A strong earthquake shook the Philippines on Saturday, the US Geological Survey reported, but it was deep, and local authorities said they did not expect damage.
The 6.7-magnitude quake struck off the main island of Luzon at 4:48 am (2048 GMT) at a depth of 112 kilometres (70 miles), USGS said.
It was followed a few minutes later with a 5.8-magnitude quake in the same region that was also deep.
"It's very strong, we're alarmed," said police Major Ronnie Aurellano in Calatagan municipality, Batangas province, which is south of Manila and near the epicentre of the quakes.
"It's raining very hard here as well, but our people here are used to earthquakes. They're aware of the duck, hold and cover when there's an earthquake."
"We're checking low-lying areas in case there's a tsunami," he added.
The Philippine seismological agency said it did not expect damage. And there was no tsunami warning or threat, according to the US Tsunami Warning System.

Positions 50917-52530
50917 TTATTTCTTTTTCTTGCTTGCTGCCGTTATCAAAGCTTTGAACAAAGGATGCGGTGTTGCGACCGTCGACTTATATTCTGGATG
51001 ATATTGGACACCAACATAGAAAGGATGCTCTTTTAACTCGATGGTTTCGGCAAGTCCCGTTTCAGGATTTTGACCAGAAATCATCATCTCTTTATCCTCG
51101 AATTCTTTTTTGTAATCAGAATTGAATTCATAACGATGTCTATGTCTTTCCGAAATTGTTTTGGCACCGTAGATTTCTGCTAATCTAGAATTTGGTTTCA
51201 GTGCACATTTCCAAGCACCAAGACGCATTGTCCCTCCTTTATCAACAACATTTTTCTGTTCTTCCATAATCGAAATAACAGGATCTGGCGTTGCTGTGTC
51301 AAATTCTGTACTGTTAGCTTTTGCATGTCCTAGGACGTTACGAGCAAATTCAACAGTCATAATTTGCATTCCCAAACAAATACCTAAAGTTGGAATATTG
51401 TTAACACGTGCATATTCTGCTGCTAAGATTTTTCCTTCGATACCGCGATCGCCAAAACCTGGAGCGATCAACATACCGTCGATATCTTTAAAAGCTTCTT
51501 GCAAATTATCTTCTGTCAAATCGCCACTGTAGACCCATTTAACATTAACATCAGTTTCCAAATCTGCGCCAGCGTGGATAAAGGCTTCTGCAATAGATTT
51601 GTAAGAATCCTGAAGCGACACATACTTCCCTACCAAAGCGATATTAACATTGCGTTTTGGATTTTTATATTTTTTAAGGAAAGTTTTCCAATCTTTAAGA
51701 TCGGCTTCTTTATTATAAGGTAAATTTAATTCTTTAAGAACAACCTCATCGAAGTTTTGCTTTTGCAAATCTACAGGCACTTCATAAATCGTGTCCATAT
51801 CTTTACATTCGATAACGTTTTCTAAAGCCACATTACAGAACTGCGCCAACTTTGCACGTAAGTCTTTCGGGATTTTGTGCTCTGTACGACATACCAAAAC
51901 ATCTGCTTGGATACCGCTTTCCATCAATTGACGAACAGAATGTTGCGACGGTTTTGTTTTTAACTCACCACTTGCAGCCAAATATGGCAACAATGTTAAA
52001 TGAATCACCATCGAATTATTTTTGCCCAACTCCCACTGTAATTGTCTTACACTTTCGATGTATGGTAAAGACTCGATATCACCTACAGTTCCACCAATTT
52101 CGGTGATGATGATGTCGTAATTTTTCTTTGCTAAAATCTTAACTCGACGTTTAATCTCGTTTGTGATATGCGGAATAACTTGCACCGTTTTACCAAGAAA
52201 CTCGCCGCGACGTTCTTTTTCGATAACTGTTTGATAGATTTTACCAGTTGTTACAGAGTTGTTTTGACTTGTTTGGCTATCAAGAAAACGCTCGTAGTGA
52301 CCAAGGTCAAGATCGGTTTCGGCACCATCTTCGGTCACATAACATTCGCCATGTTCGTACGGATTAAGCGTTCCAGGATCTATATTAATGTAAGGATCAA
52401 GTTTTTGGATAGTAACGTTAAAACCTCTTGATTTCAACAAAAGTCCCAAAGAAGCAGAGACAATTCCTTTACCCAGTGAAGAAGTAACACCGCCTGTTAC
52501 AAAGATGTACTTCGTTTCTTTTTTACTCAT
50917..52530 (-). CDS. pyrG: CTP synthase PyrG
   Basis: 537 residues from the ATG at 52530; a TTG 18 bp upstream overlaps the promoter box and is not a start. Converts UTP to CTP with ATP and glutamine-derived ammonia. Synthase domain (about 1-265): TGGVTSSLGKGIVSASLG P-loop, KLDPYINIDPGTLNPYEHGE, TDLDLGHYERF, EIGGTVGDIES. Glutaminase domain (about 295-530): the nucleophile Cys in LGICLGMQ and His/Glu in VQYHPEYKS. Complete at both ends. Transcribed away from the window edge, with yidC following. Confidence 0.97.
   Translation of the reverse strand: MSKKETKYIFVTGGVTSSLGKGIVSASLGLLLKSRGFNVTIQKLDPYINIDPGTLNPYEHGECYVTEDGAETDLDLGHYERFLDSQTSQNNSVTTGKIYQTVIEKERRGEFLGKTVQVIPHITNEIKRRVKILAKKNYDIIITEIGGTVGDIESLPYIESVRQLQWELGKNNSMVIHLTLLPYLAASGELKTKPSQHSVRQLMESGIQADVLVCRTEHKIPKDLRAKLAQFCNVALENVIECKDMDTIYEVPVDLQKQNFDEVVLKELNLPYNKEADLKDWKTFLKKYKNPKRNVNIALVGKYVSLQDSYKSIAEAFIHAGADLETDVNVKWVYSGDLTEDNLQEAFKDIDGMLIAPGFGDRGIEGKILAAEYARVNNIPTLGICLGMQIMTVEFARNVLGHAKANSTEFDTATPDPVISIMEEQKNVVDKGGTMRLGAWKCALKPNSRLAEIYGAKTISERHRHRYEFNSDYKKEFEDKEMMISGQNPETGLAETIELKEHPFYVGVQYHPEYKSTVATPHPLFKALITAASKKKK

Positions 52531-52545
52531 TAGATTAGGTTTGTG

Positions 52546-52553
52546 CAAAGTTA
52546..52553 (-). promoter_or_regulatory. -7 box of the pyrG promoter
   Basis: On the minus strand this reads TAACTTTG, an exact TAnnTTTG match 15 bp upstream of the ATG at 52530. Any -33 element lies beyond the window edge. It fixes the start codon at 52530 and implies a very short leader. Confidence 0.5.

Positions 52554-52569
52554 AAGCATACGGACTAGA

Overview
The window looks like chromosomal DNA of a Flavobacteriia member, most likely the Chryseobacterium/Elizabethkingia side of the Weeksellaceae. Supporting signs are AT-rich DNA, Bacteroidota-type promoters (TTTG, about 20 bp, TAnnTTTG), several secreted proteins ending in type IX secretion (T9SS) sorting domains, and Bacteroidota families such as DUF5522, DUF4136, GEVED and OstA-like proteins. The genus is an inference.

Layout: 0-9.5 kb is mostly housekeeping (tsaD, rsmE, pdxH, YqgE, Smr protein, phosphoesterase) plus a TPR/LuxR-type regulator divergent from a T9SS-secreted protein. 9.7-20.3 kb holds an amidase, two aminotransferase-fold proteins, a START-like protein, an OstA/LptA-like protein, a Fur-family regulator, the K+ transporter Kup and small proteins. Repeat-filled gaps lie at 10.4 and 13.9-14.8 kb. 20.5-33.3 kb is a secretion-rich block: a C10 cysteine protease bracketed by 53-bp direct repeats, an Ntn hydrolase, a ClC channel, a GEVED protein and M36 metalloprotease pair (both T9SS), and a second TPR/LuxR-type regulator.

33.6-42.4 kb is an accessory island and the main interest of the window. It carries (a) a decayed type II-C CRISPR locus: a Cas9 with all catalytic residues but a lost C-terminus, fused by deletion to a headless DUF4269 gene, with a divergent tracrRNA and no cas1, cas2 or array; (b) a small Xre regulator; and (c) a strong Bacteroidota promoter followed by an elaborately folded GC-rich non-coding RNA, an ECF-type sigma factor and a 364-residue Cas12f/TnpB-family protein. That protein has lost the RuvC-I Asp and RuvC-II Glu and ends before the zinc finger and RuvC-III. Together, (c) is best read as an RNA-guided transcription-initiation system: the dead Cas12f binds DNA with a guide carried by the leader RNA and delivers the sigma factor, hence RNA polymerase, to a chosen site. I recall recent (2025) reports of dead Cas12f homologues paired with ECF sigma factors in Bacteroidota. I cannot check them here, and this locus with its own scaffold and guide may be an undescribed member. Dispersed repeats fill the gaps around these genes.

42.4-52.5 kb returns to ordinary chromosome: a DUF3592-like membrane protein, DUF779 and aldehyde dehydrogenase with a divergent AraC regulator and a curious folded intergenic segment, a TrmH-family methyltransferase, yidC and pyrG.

"It's not as strong compared to the previous quakes here — there's no damage reported to us," said police Corporal Bernie Faderogao in nearby Mabini.
"Our sliding door was just slightly shaken but it didn't break."
The archipelago is regularly rocked by quakes due to its location on the Pacific "Ring of Fire", an arc of intense seismic activity that stretches from Japan through Southeast Asia and across the Pacific basin.